"These businesses tend to be very good at marketing and self-promotion," Antoine says. "They often claim to have NGO status (as if that means anything!), a child protection policy (yet still allow unvetted visitors and volunteers to mix with their children!), and transparent accounting (laugh out loud!)."

You Know What the Road to Hell is Paved With

Despite your best intentions, you can end up doing more harm than good when you patronize these orphanages. Volunteering as a caregiver or English teacher, for instance, might sound like a sterling good deed, but many volunteers are never subjected to background checks before being given access to the kids. "The influx of unchecked travelers means that the children are put at risk of abuse, attachment issues, or being used as fundraising tools," writes Daniela Papi.

"The recommendation of most childcare professionals would be that no tourist should be visiting an orphanage," Antoine tells us. "You couldn't do it in the West for very good and obvious reasons. Those reasons should also hold in the developing world."

Even if you only give your money instead of your time, you may actually be contributing to the unnecessary separation of families, or worse, outright corruption.

Orphanages: A Growth Industry in Cambodia

Al Jazeera reports on the experience of Australian Demi Giakoumis, who "was surprised to learn how little of the up to $3,000 paid by volunteers actually goes to the orphanages. […] She says she was told by the director of the orphanage she was placed at, that it only received $9 per volunteer per week."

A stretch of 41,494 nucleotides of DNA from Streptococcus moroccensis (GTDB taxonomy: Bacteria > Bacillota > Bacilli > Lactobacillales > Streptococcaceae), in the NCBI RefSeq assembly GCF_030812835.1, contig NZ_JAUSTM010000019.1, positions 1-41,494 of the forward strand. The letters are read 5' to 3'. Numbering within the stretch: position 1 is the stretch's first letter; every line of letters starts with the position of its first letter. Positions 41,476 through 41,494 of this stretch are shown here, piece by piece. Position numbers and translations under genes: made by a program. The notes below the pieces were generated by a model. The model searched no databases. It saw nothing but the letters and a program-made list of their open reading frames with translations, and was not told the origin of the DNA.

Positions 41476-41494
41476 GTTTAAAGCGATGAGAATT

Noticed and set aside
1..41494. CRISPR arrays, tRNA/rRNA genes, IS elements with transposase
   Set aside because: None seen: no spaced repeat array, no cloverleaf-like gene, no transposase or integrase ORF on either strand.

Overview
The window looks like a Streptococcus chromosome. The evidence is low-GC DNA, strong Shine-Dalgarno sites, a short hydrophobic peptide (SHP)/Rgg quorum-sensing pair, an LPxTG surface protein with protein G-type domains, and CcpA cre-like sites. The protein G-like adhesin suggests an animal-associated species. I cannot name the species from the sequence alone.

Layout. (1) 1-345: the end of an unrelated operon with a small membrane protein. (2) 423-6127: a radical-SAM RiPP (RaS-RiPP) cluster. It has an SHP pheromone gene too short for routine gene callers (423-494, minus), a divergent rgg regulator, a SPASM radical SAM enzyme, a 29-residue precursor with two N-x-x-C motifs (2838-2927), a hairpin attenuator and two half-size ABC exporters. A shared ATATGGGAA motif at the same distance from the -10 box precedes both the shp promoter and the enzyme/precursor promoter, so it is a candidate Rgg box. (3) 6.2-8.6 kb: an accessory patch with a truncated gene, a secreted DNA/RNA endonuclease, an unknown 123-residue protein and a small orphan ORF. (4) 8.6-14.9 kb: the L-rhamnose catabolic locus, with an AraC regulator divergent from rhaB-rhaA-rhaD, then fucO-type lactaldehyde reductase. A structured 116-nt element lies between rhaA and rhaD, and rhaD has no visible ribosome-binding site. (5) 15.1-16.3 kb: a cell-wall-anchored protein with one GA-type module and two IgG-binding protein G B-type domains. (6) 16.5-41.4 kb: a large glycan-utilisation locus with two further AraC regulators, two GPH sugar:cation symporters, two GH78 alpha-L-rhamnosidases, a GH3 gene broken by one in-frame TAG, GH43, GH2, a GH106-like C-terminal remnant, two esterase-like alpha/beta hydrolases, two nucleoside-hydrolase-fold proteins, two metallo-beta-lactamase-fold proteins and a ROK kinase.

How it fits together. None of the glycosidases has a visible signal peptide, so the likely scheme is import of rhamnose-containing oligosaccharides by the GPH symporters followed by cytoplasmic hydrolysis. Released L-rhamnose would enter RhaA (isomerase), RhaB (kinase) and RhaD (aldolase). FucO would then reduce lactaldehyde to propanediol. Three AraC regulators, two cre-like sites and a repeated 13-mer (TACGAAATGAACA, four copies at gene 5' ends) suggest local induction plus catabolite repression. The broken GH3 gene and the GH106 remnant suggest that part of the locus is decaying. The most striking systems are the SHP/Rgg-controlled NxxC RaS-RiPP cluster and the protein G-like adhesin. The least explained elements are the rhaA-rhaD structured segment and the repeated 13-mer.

The Al Jazeera report paints a chilling picture of the orphanage industry in Cambodia: "children being kept in deliberate poverty to encourage ongoing donations from volunteers who have become attached to them and organisations that repeatedly ignore volunteers' concerns about the children's welfare."

No wonder actual development professionals on the ground look suspiciously on these orphanages and the well-intentioned tourists that keep them going. "People need to make their own decisions," explains Antoine. "However, I would actively discourage donating to, visiting, or volunteering at an orphanage."

How You Can Actually Help

As a tourist with only a few days in Cambodia, you likely do not have the tools to know whether an orphanage is on the level. They might say they follow the UN Guidelines for the Alternative Care of Children, but talk is cheap.

It's best to avoid volunteering unless you have relevant experience and training. "Without dedicating suitable time, and possessing relevant skills and expertise, [volunteer] attempts to do-good are likely to be futile, or even harmful," Antoine explains. "Even teaching English to kids (a popular short-term stint) has been proven conclusively to be at best mildly entertaining, and at worst a waste of everybody's time."

Antoine makes one exception: "If you have relevant skills and qualifications (and a proven aptitude for transferring them), why not consider volunteering to work with staff at NGOs on training and capacity building; but only staff - not beneficiaries," suggests Antoine. "This is far more meaningful and actually can make a positive, sustainable difference."